Sonnet 73

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Please would you make a recording of Sonnet 73 – a way of marking these chilly, windswept days full of falling (or fallen) leaves (‘or none, or few do hang’)?

I’m just preparing to go to Weimar to give a key-note address to the annual gathering of the German Shakespeare Society. Their theme this time is ‘Shakespeare’s Sonnets’ and my paper is called ‘Speaking the Sonnets.’ My preparations coincided with Ben Spiller, the Artistic Director of 1623 theatre company contacting me: please would I read Sonnet 73 for a project they are leading for the autumn?

I thought you might like to know more about it and how you can take part.

Ben writes:

‘Over at 1623 theatre company, we’re all about seeing Shakespeare differently and creating opportunities for other people to do the same. Our mission is to inspire, surprise and affect people through performance, learning, participation and training; all with Shakespeare at the heart.

Our current participatory project involves asking people – including you – to enter the spirit of late autumn and early winter by making a recording of Shakespeare’s Sonnet 73 and sharing it with the digital world.

Here’s how…

1. Make a recording of the sonnet with your smartphone. Read it, perform it, rap it or sing it. Add sounds, ambience or music. Make it your own.

Here are the words:

SONNET 73 by William Shakespeare

That time of year thou mayst in me behold
When yellow leaves, or none, or few, do hang

Upon those boughs which shake against the cold,

Bare ruin’d choirs, where late the sweet birds sang.

In me thou seest the twilight of such day

As after sunset fadeth in the west,

Which by and by black night doth take away,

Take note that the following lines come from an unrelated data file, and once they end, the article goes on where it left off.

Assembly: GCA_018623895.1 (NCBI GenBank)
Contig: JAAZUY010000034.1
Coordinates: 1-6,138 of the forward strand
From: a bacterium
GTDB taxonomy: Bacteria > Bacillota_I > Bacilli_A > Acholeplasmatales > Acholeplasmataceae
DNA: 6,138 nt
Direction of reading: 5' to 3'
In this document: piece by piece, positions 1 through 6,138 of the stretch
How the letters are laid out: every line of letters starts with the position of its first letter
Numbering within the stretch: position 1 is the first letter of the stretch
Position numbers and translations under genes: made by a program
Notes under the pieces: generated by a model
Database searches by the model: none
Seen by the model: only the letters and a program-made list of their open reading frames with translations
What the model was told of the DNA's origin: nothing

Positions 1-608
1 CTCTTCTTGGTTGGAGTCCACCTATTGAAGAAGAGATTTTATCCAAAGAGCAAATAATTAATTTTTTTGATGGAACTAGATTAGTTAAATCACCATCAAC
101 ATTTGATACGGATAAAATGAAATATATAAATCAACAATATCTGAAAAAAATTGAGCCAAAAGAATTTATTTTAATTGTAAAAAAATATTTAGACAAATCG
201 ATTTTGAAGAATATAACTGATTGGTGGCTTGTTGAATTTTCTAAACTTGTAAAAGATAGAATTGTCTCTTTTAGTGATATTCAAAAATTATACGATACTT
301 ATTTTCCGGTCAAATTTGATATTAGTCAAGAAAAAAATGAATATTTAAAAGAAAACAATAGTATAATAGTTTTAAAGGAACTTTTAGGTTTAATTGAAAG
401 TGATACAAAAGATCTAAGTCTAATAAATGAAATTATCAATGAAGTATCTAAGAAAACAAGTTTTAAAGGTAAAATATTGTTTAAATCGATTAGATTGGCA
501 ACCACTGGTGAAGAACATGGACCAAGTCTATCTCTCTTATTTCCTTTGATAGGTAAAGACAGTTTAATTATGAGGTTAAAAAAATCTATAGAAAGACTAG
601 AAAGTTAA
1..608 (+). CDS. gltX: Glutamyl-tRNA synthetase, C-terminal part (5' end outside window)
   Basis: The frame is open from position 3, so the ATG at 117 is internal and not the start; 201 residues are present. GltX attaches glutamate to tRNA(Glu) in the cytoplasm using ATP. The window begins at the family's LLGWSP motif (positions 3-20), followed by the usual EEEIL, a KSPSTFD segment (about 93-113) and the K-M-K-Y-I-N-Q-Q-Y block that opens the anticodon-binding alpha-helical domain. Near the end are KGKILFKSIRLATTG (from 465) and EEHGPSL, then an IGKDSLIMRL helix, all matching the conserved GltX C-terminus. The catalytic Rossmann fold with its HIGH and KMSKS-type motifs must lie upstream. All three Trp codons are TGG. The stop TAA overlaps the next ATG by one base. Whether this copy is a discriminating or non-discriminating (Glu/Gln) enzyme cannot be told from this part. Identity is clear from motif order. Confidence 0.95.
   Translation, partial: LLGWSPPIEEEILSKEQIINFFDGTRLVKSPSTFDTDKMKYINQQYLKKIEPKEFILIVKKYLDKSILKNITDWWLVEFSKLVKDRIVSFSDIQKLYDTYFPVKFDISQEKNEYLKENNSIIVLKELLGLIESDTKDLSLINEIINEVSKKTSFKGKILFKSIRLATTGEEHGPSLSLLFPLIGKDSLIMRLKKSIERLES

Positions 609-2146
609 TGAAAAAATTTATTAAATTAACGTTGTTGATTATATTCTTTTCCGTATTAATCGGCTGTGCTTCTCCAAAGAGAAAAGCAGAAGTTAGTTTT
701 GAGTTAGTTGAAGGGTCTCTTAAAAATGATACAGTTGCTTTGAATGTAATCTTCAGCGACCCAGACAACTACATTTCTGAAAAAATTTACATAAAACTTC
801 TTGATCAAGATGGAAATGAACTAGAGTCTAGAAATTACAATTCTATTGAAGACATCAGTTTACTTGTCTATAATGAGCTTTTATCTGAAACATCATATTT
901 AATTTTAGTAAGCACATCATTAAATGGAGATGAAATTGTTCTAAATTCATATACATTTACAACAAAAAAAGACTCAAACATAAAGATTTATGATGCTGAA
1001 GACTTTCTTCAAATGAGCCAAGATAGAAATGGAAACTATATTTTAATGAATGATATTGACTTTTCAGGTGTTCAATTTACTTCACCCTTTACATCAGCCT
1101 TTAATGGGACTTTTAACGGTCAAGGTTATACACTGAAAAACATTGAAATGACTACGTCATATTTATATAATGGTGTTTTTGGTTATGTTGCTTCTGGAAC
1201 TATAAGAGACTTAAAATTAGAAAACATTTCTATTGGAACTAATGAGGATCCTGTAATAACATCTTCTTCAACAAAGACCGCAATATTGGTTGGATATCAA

Death’s second self, that seals up all in rest.

In me thou seest the glowing of such fire

That on the ashes of his youth doth lie
As the death-bed whereon it must expire
Consumed with that which it was nourish’d by.

This thou perceiv’st, which makes thy love more strong,

To love that well which thou must leave ere long.

2. Once you’ve created your audio file, send it to and we’ll upload it to Audioboo.

3. Have a listen to the other recordings at and leave your comments on there. Students, actors, singers, musicians, writers, educationalists and Shakespeare enthusiasts have already sent in their recordings; while most are in English, some are spoken in other languages.

Whatever you decide to do with the sonnet, make sure that you take ownership of it and put your own stamp on the recording. The words of Shakespeare are ours!

Please send your audio file to us by Friday 30 November 2012. Thank you.’

And thank you, Ben.

You can here my reading of Sonnet 73 here:


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Author:Paul Edmondson

Head of Research and Knowledge and Director of the Stratford-upon-Avon Poetry Festival for The Shakespeare Birthplace Trust. Follow Paul on Twitter @paul_edmondson

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